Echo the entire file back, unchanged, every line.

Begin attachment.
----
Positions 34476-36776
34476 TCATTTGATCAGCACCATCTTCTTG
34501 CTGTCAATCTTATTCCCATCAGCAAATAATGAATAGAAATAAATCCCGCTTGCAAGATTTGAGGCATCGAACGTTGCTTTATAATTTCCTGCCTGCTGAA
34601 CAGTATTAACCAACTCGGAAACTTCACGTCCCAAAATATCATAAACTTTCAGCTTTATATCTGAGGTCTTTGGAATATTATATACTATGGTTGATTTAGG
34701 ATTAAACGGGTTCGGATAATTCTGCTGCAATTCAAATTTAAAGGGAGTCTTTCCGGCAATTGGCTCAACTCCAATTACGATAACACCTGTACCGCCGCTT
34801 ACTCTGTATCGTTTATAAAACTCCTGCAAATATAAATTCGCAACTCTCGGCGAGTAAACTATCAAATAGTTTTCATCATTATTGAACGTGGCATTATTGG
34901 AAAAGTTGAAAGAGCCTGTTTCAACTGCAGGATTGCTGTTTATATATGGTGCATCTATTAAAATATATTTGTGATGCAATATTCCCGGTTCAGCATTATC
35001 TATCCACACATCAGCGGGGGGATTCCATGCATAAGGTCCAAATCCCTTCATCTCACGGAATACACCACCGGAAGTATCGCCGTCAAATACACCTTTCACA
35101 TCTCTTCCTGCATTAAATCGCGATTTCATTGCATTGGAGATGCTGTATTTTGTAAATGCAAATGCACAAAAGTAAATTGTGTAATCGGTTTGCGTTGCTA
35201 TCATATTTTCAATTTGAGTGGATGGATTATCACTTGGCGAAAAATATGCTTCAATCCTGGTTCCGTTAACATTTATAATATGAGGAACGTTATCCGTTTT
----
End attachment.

Positions 34476-36776
34476 TCATTTGATCAGCACCATCTTCTTG
34501 CTGTCAATCTTATTCCCATCAGCAAATAATGAATAGAAATAAATCCCGCTTGCAAGATTTGAGGCATCGAACGTTGCTTTATAATTTCCTGCCTGCTGAA
34601 CAGTATTAACCAACTCGGAAACTTCACGTCCCAAAATATCATAAACTTTCAGCTTTATATCTGAGGTCTTTGGAATATTATATACTATGGTTGATTTAGG
34701 ATTAAACGGGTTCGGATAATTCTGCTGCAATTCAAATTTAAAGGGAGTCTTTCCGGCAATTGGCTCAACTCCAATTACGATAACACCTGTACCGCCGCTT
34801 ACTCTGTATCGTTTATAAAACTCCTGCAAATATAAATTCGCAACTCTCGGCGAGTAAACTATCAAATAGTTTTCATCATTATTGAACGTGGCATTATTGG
34901 AAAAGTTGAAAGAGCCTGTTTCAACTGCAGGATTGCTGTTTATATATGGTGCATCTATTAAAATATATTTGTGATGCAATATTCCCGGTTCAGCATTATC
35001 TATCCACACATCAGCGGGGGGATTCCATGCATAAGGTCCAAATCCCTTCATCTCACGGAATACACCACCGGAAGTATCGCCGTCAAATACACCTTTCACA
35101 TCTCTTCCTGCATTAAATCGCGATTTCATTGCATTGGAGATGCTGTATTTTGTAAATGCAAATGCACAAAAGTAAATTGTGTAATCGGTTTGCGTTGCTA
35201 TCATATTTTCAATTTGAGTGGATGGATTATCACTTGGCGAAAAATATGCTTCAATCCTGGTTCCGTTAACATTTATAATATGAGGAACGTTATCCGTTTT